If you have ever hired an editor, or taken a writing class, you’ve likely been told to show more and tell less. But what does that mean, exactly? Looking at a couple examples may be the fastest way to understand the concept.
Telling: Beth was a cranky woman, and boy, was she was mad at me. Showing: Beth’s cigarette flared, and smoke puffed from her nose like the angry bulls you see on cartoons. Since her demotion, everything I said was a big red cape to her.
Telling: Astoria is old and looks like she belongs in the garden. Showing: Astoria’s dirt-encrusted fingernails ripped a weed from the ground. Her fingers looked like she could push them into the warm soil and roots would sprout out of her gnarled knuckles. Her back hunched like the trunk of a Live Oak, and the wisps of white hair dangled like Spanish Moss.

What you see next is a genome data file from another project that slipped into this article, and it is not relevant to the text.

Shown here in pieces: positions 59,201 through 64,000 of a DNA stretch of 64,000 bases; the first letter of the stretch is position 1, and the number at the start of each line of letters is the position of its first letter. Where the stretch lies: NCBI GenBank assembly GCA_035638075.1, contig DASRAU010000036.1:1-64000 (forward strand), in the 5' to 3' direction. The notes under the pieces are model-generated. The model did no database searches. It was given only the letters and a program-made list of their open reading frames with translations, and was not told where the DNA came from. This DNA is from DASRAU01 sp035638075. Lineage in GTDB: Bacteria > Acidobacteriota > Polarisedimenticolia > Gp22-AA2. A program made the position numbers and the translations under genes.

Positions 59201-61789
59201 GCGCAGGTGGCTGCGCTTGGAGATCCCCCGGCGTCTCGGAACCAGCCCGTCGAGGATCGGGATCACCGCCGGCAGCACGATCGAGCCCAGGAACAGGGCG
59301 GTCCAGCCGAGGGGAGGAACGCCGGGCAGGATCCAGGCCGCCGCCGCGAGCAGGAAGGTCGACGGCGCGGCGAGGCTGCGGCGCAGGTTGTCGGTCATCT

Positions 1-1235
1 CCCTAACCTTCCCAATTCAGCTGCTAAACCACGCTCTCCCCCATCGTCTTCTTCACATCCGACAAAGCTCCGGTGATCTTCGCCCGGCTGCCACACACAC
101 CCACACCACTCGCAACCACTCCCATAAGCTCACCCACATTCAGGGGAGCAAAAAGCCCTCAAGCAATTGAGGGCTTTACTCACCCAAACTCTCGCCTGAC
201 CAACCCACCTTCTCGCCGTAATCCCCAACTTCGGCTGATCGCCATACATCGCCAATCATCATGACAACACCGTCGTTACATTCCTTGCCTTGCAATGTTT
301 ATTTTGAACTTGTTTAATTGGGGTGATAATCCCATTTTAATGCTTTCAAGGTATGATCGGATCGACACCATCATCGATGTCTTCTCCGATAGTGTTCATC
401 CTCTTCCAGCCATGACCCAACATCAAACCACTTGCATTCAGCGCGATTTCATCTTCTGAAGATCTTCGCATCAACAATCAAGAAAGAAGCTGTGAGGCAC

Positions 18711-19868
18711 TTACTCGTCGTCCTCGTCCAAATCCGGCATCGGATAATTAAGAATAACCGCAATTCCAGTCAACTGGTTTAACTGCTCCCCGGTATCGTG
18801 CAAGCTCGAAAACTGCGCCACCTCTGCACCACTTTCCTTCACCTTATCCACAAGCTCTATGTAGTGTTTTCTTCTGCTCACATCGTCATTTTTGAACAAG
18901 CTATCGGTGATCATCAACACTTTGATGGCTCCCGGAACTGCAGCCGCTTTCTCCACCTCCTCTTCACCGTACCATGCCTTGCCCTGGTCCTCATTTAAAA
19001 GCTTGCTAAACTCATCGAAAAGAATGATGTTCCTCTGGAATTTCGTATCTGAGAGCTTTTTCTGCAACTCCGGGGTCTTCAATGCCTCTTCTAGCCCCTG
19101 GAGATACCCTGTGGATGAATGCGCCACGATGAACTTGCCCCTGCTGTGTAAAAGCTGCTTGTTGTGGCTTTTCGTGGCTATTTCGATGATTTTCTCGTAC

I know what you’re thinking… This is all great, but look how the showing description has doubles or triples the word count. And you’re right, we should omit needless words. But, showing doesn’t always mean adding extra words. Take this six-word “novel” attributed to Ernest Hemingway.
For sale: baby shoes, never worn.
Within those 6 words lives an entire story, and it is a perfect example of “showing” and not “telling”. This is our example for Writing Challenge #3 – Show, Don’t Tell. Write an advertisement in less than 50 words that will create a story in the reader’s minds, without telling all the back story. Post it on the forum for everyone to enjoy. I can’t wait to see what you come up with!
And don’t forget, there’s still time to win a free copy of The Emotion Thesaurus!